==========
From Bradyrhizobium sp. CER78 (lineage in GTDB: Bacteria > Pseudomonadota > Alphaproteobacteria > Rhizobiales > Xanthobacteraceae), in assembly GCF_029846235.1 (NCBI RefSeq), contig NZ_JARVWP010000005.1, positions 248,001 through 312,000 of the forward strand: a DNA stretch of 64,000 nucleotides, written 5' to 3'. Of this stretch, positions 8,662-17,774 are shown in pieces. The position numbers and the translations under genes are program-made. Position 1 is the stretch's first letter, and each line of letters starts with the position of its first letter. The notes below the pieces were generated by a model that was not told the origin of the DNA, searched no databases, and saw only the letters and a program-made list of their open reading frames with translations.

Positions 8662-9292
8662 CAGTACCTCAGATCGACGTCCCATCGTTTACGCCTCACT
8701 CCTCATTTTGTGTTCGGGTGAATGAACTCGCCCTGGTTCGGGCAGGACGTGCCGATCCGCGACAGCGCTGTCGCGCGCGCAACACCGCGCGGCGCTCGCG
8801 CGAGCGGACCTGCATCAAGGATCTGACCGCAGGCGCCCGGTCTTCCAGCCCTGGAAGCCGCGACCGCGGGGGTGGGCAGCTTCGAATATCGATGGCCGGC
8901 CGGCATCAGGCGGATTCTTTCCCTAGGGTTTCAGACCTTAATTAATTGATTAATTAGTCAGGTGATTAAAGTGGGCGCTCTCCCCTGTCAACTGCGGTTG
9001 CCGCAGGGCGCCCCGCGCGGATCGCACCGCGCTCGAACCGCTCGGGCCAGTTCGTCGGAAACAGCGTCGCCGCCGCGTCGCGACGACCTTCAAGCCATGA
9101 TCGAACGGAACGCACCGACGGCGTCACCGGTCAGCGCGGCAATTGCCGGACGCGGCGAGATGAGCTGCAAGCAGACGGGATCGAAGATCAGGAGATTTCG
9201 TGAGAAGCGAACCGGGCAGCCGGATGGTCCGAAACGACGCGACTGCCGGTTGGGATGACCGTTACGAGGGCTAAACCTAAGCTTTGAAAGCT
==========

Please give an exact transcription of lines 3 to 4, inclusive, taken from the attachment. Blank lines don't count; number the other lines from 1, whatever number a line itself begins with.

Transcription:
8662 CAGTACCTCAGATCGACGTCCCATCGTTTACGCCTCACT
8701 CCTCATTTTGTGTTCGGGTGAATGAACTCGCCCTGGTTCGGGCAGGACGTGCCGATCCGCGACAGCGCTGTCGCGCGCGCAACACCGCGCGGCGCTCGCG